Anti – hero cult
An important characteristic feature of Kerala classical theatre is its adherence to anti-hero cult. The traditional heroes like Dharmaputra or Srikrishna are insignificant minor characters on the stage where as anti-heroes like Dhuryodhana, Dussasana etc. reign supreme. Their roles are donned by major characters.
Bhasa is at his best when he depicts the pratinayakas.8 The traditional anti-heroes command respect in Bhasa’s plays. He is sympathetic towards Kaikeyi in Pratima. Rama is pale before Bali in Abhiseka; unable to answer his questions. Karna is held in high esteem in Karnabhara. Urubhanga extols Duryodhana.
Bhasa thus rebels against the traditional readings of the itihasa. He re-reads these texts and reveals the inner struggle of these characters who are ordinarily condemned as evil.
Sympathy for the anti-heroes endeared Bhasa to the Kerala audience. Consequently the Kutiyattam and Kathakali theatre became stages for the display of the valour and struggle of the anti-heroes. Bali, Ravana, Duryodhana etc. have become the major characters in the classical theatre. The real heroes like Rama, Krishna, etc. have been withdrawn to the background. Thus the theme of the Kerala theatre became abundant with battles and killings.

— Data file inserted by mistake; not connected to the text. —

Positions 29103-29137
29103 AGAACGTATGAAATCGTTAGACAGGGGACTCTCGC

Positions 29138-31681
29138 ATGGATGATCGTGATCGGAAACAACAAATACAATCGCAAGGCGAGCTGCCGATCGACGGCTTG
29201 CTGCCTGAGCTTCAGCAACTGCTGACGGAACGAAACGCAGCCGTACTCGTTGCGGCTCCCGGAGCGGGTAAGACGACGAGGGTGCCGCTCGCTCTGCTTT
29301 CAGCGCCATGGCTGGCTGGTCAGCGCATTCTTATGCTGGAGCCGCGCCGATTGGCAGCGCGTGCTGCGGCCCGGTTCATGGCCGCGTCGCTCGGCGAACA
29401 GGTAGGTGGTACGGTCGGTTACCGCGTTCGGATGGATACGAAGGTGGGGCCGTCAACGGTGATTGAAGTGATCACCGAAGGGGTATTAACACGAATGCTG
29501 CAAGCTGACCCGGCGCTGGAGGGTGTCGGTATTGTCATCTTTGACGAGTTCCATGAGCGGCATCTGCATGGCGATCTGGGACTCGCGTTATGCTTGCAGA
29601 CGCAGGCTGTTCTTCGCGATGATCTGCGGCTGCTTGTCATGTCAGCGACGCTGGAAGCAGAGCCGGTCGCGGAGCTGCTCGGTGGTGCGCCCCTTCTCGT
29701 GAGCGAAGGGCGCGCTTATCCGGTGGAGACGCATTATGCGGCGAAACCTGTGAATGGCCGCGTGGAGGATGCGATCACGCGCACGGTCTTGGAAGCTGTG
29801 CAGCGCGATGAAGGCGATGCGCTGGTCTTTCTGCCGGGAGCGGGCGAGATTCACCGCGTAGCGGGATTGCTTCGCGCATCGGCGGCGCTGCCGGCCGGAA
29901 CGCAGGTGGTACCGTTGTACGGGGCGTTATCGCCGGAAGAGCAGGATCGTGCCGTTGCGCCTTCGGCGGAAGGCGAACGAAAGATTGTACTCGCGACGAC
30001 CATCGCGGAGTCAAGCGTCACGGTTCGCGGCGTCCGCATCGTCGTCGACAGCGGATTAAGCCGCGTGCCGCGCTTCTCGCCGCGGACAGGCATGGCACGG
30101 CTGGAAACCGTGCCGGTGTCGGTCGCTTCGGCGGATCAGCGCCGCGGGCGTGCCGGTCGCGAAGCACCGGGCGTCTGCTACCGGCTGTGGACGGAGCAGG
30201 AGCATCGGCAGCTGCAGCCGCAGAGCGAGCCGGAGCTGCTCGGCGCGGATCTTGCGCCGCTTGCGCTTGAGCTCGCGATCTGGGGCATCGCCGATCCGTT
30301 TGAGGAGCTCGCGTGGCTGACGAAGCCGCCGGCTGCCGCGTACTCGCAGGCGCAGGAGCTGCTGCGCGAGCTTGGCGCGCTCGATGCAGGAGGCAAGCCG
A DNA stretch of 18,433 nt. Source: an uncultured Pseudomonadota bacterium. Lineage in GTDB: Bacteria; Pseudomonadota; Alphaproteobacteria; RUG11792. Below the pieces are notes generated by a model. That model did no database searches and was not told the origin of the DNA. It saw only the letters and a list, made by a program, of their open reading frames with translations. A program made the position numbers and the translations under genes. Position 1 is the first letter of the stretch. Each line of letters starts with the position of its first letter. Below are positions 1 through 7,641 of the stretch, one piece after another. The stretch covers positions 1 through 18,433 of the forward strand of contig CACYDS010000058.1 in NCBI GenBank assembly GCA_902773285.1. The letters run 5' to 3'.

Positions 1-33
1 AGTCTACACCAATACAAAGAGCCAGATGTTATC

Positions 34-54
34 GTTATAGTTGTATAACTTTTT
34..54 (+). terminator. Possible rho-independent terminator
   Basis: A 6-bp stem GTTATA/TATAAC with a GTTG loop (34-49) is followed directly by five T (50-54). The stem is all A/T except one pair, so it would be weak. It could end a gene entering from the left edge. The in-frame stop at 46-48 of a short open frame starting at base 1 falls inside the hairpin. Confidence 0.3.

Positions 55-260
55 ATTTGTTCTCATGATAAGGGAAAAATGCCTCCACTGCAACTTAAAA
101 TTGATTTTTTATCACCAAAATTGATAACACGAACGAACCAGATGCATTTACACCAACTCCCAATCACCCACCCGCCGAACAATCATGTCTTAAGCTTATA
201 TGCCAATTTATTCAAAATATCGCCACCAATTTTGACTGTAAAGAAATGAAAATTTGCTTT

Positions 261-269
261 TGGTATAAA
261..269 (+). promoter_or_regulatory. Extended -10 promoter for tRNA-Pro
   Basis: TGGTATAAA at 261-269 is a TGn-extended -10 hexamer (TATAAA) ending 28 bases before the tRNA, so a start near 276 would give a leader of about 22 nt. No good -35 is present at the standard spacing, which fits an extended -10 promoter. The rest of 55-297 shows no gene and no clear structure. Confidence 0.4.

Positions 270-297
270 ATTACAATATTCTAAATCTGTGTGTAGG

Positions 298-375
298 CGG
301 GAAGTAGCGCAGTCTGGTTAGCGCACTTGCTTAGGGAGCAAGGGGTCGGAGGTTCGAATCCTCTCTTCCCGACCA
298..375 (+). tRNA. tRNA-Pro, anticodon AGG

Another point of conflict with traditional view is in the treatment of Rasa. Most of the interesting scenes in which rasa is delineated are cases of rasabhasa in the technical sense. Love in these instances are not mutual – Ravana’s love for Sita, Kichaka’s love for Draupati etc. But their exquisite beauty surpasses all the definitions of poetic propriety.